Board signs off on OSEC $60K funding request
by Mike Eldred
Oct 11, 2017 | 2690 views | 0 0 comments | 134 134 recommendations | email to a friend | print
WILMINGTON- Board members approved OSEC’s $60,000 request from the 1% local option tax fund at their regular meeting Tuesday evening, but not without opposition from some members of the public.

The Old School Enrichment Council’s purchase of the building became official late Tuesday evening. Noting that, two weeks earlier, selectboard members had advised OSEC to return to request funding when they were in possession of the building, OSEC members Diane Chapman and Meg Streeter told board members “Well, we own the building now.” Streeter told board members the $60,000 in funding was earmarked for repairs to the asphalt roof over the brick portion of the former school building.

At previous meetings, some selectboard members appeared reticent to allocate town funding to the community center project. At the board’s last regular meeting, selectboard chair Tom Fitzgerald said he was concerned about several major projects the town would face in the near future, and also concerned that the community center could become a burden on taxpayers, even though OSEC members said their goal was to make the center as self-sustaining as possible.

At Tuesday evening’s meeting Fitzgerald said representatives of the selectboard and representatives of OSEC met and came to an agreement for use of the unencumbered 1% funding. “That’s why they’ve amended their request to $60,000,” Fitzgerald said.

Former board member Susan Haughwout said she was opposed to the expenditure, although not opposed to the community center. “In absolutely no way am I against a community center,” she said, “I’m against paying for it with property tax money or 1% local option tax money.”

Haughwout said taxpayers are already subsidizing the building through school taxes, used to pay the school’s lease of the gymnasium and WSSU’s rent. “In addition, I fully expect OSEC to request tax exempt status at a Town Meeting, They’re a 501(c)(3), and they’re entitled to it.”

Haughwout noted that, although the community center received a lot of support from community members after Tropical Storm Irene, projects such as moving the fire and police departments and municipal offices out of the flood zone were also at the top of the list. “I don’t think a dollar should be spent on the community center before we take care of the fire department,” she said. Haughwout also said those projects were more in line with the selectboard’s statutory responsibilities.

Wilmington resident Steve Butler thanked OSEC for their work and wished them success, but he said taxpayers should have no role in supporting the center. “Except for the removal of the oil tanks, we have to do that to sell it. And I’d like to see someone buy it.”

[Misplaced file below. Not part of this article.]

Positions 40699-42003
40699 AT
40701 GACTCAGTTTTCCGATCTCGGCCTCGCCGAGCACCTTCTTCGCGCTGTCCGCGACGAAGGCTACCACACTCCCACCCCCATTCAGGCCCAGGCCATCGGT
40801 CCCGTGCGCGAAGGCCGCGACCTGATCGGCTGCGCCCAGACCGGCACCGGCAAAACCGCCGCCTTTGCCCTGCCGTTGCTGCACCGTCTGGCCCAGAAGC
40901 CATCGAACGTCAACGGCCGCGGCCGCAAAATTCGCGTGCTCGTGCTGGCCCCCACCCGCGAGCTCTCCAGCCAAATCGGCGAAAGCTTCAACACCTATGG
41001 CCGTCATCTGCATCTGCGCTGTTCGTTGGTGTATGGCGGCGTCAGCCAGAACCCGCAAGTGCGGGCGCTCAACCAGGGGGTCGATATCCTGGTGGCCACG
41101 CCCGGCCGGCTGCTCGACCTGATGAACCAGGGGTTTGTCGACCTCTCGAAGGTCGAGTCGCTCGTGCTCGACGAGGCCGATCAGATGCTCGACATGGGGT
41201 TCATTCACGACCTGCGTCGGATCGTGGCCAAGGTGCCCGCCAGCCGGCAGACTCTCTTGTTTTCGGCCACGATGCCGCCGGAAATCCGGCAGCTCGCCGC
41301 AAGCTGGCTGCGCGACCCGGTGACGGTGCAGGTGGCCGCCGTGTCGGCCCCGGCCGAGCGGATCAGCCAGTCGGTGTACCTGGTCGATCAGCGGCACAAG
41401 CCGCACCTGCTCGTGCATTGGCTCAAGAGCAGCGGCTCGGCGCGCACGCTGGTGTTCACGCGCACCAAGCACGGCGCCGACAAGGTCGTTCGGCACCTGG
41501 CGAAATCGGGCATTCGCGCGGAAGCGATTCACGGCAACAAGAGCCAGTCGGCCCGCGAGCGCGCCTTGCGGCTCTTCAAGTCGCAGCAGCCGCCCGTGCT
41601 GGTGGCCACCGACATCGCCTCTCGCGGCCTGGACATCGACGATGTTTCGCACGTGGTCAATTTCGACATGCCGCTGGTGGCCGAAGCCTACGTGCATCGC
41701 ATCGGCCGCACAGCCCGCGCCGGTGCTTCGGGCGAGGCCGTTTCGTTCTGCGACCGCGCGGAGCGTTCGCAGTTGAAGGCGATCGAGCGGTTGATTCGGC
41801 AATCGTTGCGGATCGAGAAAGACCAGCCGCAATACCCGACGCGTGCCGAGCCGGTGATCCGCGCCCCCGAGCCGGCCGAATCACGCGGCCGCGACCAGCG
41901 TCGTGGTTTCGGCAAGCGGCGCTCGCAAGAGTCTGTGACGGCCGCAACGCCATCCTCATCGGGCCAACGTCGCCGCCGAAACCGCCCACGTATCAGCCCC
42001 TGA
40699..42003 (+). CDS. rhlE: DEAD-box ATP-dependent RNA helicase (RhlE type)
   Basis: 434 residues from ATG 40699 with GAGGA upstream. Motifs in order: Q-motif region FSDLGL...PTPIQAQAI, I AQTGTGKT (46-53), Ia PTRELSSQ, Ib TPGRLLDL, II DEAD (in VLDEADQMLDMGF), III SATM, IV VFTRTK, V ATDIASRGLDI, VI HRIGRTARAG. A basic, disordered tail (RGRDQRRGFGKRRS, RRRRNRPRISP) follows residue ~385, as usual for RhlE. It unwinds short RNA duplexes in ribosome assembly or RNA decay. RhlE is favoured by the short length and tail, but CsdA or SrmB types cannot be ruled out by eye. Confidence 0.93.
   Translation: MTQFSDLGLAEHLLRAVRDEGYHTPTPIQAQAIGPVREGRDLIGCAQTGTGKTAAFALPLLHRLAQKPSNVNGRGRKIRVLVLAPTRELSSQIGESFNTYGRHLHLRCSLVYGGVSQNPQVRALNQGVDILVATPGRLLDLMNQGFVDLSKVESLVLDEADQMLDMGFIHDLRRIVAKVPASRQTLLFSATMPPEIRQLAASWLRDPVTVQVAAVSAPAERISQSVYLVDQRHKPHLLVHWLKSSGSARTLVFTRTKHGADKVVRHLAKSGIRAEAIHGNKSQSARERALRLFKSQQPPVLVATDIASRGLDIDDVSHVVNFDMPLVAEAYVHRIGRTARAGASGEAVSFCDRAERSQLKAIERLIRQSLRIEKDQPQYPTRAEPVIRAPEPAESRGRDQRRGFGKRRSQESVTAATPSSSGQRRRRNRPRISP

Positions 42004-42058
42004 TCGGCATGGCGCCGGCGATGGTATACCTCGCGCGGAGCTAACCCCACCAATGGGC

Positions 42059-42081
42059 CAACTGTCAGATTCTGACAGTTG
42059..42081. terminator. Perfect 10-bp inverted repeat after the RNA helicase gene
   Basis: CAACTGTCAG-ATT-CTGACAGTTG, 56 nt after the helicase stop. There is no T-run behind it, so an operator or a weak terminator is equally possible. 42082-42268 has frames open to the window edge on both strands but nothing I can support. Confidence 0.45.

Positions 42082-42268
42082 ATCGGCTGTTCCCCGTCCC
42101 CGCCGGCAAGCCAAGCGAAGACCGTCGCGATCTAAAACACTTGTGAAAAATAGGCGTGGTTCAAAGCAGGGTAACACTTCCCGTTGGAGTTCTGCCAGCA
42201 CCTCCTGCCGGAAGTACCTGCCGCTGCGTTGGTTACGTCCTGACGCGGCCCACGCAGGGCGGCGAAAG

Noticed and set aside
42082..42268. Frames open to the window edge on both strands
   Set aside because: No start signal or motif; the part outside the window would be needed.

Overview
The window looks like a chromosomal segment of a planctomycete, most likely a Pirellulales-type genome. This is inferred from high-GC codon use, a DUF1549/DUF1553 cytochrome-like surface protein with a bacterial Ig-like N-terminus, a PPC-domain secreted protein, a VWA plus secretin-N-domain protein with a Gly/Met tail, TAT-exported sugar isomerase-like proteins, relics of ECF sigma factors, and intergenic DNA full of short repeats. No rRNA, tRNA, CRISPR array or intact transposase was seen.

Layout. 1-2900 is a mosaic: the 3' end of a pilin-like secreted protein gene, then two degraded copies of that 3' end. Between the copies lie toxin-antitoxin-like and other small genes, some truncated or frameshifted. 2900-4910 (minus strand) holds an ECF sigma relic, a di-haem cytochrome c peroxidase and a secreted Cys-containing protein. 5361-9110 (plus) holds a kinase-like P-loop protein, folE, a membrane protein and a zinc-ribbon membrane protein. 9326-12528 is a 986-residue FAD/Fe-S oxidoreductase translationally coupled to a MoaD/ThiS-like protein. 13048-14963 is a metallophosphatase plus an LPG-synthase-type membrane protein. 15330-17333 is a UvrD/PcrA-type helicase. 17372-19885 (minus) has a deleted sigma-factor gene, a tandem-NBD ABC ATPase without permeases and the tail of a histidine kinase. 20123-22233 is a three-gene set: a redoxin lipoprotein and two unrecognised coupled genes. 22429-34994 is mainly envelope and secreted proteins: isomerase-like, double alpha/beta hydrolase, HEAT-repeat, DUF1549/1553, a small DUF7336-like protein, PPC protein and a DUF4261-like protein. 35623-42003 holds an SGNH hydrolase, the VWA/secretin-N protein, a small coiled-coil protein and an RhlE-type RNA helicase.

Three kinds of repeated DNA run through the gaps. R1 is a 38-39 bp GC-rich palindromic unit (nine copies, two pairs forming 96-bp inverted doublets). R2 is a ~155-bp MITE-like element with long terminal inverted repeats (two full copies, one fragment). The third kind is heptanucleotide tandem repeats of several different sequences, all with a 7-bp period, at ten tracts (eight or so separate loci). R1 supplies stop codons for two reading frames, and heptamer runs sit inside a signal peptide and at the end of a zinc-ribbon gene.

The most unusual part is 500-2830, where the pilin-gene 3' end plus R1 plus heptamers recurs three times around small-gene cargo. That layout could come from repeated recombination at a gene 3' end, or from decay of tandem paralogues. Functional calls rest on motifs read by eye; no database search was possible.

“We did!” quipped Streeter.

“I think the ideas are great, but the town’s taxpayers cannot pay for this,” Butler continued. “It would be very unfair to every taxpayer in town to see this money spent on a community center when the town fire department, police department, and town offices sit in a flood plain. If you’re going to spend money, those have to be prioritized before that (old school) building has taxpayer money put into it.”

Butler suggested that the money could not be spent without holding a townwide vote on the matter. “The whole town has to approve it by ballot before you can spend any tax money.”

Selectboard member John Gannon disagreed. “It’s well within our authority to do so,” he said. “And with regard to selling the building, the Wilmington School Board attempted to do that, and put out an RFP seeking a private developer. There were no successful bids. And you only have to look as far as Bennington to see what happened when a private developer took over their school building – it sat empty for over a decade.”

Gannon said the school building must be turned into an asset for the town. “I think OSEC can do it. It’s a heavy lift, but I hope they can be successful.”

Wilmington resident Nicki Steel said that, although she doesn’t oppose the use of 1% tax fund money for beautification and the signs for businesses, “I would love to have some money spent on something that will impact my daily life. There are so many possibilities, but even if we weren’t looking at those things, we need an emergency center. You suggest Twin Valley Elementary School, but during Irene one of only three deaths in the state occurred right in front of the elementary school.”

Board members unanimously approved the expenditure.
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